Plagiarists take the words of others and try to make you believe that they have crafted them.   But Prince's cutouts from advertising, porn and outlaw biker magazines never misled the consumer. But somewhere, something bothers me about shutting a highly respected fine artist down completely and burning his works when the first sale doctrine would permit him to buy a copy, modify it and resell it.   When the First Amendment lets even repulsive speech be heard and the contemporary art world says it is art, I have a problem with the government burning it. To me, an original work of fine art properly labeled as such by a new artist is almost pure speech - or in some way pure idea - even if it includes major appropriations. Things change when the artwork is widely reproduced.  When the consumers are paying tens of thousands for Prince to take something no one is interested in, put his spin on it, and add value. Prince's "appropriation" added ten million dollars worth of value to a pile of books. Everyone knew he didn't create the original.
This is not a question of consumers being defrauded, these are wealthy ultrasophisticates on the cutting edge who are the purchasers - surrounded by the top art advisers and critics -if these people feel that Prince's value added is that great, what is the harm in letting them indulge, as long as Prince legally purchased the original books? In fact, Prince's prices will probably soar - scarcity and scandal drive art prices up. From a semiotic perspective, isn't Prince simply holding up a mirror to people who may not want to look at themselves or their art as art in the hands of another?   And if your message is mirror-like, is it less valid?   And if you don't have the verbal skills to articulate what you are doing, is that any less a mirror?

Girl Walk//All Day

The New York Times reports on “Girl Walk//All Day,” which Jacob Krupnick describes as “an epic, 71 minute-long dance-music video” in which Anne Marsen will dance her way through the entire Girl Talk album All Day and up the island of Manhattan. Here's the trailer:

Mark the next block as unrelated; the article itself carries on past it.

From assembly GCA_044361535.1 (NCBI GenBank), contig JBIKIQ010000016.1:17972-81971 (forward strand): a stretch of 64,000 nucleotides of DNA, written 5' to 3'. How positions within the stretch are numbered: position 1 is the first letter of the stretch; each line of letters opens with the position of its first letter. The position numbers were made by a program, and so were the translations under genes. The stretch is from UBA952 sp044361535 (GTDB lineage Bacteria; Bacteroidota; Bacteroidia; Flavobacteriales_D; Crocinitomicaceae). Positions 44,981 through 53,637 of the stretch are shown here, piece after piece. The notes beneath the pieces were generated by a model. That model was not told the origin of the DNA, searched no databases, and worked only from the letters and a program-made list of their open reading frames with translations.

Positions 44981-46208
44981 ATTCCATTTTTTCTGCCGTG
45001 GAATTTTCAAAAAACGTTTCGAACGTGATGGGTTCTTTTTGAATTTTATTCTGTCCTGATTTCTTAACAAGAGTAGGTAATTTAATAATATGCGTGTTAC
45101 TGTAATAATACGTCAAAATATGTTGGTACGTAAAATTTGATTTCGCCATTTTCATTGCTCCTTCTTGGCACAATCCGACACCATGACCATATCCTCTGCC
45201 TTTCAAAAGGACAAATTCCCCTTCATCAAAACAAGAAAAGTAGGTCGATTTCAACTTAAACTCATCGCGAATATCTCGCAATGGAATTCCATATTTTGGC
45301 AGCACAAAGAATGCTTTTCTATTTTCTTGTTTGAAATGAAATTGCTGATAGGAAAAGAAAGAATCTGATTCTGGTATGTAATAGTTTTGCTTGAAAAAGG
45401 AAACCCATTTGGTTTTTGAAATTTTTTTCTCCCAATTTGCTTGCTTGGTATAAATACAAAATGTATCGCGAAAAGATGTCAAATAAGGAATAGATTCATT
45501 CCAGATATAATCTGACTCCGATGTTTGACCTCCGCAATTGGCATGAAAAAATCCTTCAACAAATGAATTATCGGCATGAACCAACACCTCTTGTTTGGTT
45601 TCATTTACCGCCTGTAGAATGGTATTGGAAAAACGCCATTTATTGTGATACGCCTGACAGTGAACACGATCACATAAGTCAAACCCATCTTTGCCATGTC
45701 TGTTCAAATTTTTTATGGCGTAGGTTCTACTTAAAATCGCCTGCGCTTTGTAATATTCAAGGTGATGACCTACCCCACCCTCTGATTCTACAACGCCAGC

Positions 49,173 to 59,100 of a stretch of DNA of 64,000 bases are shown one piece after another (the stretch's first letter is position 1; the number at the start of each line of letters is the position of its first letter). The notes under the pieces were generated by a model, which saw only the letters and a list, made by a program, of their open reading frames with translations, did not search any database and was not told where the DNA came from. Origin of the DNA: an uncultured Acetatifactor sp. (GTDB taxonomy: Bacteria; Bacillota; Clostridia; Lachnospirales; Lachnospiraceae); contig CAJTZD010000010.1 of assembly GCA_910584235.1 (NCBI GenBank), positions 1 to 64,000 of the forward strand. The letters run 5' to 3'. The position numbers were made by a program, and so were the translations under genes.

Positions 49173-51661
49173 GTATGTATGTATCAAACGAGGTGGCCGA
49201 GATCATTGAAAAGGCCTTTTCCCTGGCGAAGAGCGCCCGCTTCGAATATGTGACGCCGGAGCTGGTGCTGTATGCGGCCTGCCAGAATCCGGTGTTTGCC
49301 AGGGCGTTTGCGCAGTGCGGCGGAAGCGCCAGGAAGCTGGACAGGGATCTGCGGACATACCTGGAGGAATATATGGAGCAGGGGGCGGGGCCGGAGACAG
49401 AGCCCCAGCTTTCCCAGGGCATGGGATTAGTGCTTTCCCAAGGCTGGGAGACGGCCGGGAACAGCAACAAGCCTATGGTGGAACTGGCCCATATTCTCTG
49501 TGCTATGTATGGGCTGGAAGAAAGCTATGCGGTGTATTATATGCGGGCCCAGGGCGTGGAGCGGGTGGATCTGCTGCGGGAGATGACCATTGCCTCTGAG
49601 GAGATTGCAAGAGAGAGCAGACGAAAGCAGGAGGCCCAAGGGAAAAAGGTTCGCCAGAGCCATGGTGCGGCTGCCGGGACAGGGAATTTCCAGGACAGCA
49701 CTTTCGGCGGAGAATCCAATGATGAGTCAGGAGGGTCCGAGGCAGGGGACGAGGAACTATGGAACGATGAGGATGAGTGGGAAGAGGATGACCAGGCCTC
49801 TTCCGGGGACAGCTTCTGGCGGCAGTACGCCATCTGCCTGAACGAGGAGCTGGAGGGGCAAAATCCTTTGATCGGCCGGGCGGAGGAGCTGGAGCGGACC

Thursday, March 24, 2011

Does Gregg Gillis do nothing but copy others' creative work?

Ophir Kutiel (born 1982), professionally known as Kutiman, is a musician, composer, producer and animator from Israel. He is best known for creating the online music video project ThruYOU, an online music video project mixed entirely from samples of YouTube videos which has received more than 10 million views. Time Magazine named it one of the 50 Best Inventions of 2009. Here is This is What it Became, one cut from ThruYOU:

Mike Masnick of techdirt, writes yesterday, in terms that a lawyer for Gregg Gillis would love:
[T]o hear some people talk about these things, none of this is "creative." It's all just "copying." In some cases it's outright "piracy." After all, Kutiman is using the works of others, and doing so entirely without permission. And yet, I have trouble seeing how anyone can legitimately claim that these songs are "piracy" in any real sense of the word. Kutiman is clearly a musician. That he uses a note played by someone else on a YouTube video, and then "plays" it himself, strikes me as no different than playing a keyboard that plays a recorded sounded, or even strumming a guitar. A musician is putting different sounds together to create music. Does it really make a huge difference if that music involves someone making a note from an instrument directly themselves... or by taking the note originally played by someone else and doing something creative and amazing with it?

Imagine an actual person reading what you write.

ScotusBlog interviews Ross Guberman, the author of Point Made: How to Write Like the Nation’s Top Advocates. Among the questions: What makes persuasive writing so hard? Guberman's response:
To succeed, you have to imagine a highly skeptical, highly impatient reader who will never care as much about your case or appeal as you do—and then ask yourself how you can somehow grab that reader’s attention and sustain it page after page.
I just don’t think that most advocates—legal or otherwise—imagine an actual person reading their work, let alone think about how to sway that person to their cause. That may be one of the reasons briefs used to be better when lawyers dictated them. Dictation is at least one step closer to actual communication.
You also have to channel whatever passion you feel into clarity and creativity, not into the anger and self-righteousness that drive so many motions and briefs.
Finally, the apparatus of brief-writing—the citations, record cites, defined terms, footnotes, and case discussions—can easily mask flaws in the prose and in the logic itself.

Wednesday, March 23, 2011

Parody, Satire, and Fair Use